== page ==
How to De-Stress Holiday Eating

Posted by on November 17, 2017 in Food Cravings | 0 comments

How to Destress Holilday EatingIt’s also for you if you’re healing from autoimmune dis-ease (like me) or any other health issue that would make getting off track during the season of joy, anything but joyful.

I woke up in the middle of the night wondering what I wanted to share (too many ideas!), went back to sleep, and had a dream that answered my question.

I was in an old-style theatre and the actor, Tim Roth (Pulp Fiction, Lie to Me, etc.) walked into the room. I was the first person to spot him and went right over to greet him. But I realized I didn’t have my program for him to sign. Like a Tasmanian devil I went around trying to not only find a program, but MY program. Up and down stairs, down aisles, huffing and puffing, fuming, stressed out and tense. Where’s my program? I need my program! 

I looked over at Tim and saw that he was surrounded by other people now. They were laughing and obviously enjoying themselves. Meanwhile, I’m stressed out and running around like a chicken with my head cut off instead of enjoying his company. I wanted the perfect autograph. In my dream, I never did get to connect with him, I missed out on the whole experience, which would likely have been amazing.

This can happen with food too. We’re so stressed that we miss out on the whole experience. We’re not connected to our bodies or other people, it’s almost like we’re somewhere else. We miss out on the enjoyment of the food and the experience that’s all around us.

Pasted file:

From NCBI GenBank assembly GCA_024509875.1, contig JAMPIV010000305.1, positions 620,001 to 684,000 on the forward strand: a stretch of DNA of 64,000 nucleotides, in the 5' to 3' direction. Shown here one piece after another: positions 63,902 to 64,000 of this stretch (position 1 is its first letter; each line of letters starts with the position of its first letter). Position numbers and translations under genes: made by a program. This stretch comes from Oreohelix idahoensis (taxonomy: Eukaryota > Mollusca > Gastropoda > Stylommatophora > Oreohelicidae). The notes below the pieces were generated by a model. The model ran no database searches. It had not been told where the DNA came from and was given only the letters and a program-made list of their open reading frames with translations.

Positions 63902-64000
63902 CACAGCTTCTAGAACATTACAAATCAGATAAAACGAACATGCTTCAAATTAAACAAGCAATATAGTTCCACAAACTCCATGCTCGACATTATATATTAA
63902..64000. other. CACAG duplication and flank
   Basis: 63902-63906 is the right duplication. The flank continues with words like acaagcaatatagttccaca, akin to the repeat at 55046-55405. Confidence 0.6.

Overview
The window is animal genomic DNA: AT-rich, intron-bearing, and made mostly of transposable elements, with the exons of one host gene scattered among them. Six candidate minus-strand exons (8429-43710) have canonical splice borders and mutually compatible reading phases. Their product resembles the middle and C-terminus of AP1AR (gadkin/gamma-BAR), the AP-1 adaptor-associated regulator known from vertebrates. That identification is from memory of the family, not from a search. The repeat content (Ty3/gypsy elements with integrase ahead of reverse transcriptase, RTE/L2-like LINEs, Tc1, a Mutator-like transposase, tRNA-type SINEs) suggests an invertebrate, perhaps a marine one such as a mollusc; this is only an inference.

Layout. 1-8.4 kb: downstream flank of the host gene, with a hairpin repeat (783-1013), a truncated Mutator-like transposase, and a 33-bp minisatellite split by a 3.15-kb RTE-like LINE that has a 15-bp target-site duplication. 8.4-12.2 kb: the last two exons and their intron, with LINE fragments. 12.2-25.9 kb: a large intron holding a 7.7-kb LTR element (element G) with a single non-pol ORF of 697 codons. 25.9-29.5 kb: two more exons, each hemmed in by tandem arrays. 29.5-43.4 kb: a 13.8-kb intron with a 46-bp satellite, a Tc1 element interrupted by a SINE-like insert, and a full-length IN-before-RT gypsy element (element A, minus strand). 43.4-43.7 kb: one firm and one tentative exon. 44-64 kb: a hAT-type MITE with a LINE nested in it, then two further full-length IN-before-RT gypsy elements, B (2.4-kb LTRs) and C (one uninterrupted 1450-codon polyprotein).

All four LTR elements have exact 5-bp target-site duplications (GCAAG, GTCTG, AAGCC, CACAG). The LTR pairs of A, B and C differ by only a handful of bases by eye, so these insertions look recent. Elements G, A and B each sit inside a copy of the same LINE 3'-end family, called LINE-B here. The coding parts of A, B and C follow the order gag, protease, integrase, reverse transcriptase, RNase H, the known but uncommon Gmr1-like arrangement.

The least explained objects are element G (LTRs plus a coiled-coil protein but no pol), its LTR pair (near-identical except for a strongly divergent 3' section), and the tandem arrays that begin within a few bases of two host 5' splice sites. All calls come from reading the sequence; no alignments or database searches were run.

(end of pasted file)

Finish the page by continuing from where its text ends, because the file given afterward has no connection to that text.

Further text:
Have you done this?

I remember many times when I finished a meal so quickly and didn’t feel satisfied. I wanted more, because my brain couldn’t register any satisfaction. It couldn’t because I wasn’t present in the moment, I was stressed. Most people know it takes about 20 mins for the brain to register fullness, but what about pleasure?

When we slow down, feel our butts in the chair, the air on our skin, the light around us, the people we’re surrounded by, we become present in the moment. Before we even start to eat, we have a much better chance of enjoying our food and easily stopping before we’re uncomfortable. Being present in the moment, aware of the sensations in our bodies, even if they’re uncomfortable, helps us shift into a less stressed, more connected physiology.

Why is this important?

When we do this, we’re more in charge of our eating.​ When stressed, our bodies can’t register simple pleasures, including the pleasure of food. In this state, it takes a lot more stimulus to register pleasure. Hello entire box of cookies! This is a survival mechanism that keeps us safe. If we’re in danger, we certainly don’t want to stop to enjoy the chocolate, we need to fight or flee. We need all our energies available to survive. In this state of stressed physiology, when we can’t register satiety, we want more and tend to overeat. Sometimes, the satisfaction and pleasure doesn’t ever arrive, but the discomfort and regret do.

My Great Grandmother was an incredible cook, and back then, real foods were the norm–not the exception. My Mom used to talk about the amazing meals she prepared. At family gatherings, the kids would lay down on the bed and moan and suffer the pain of stuffing themselves…once again.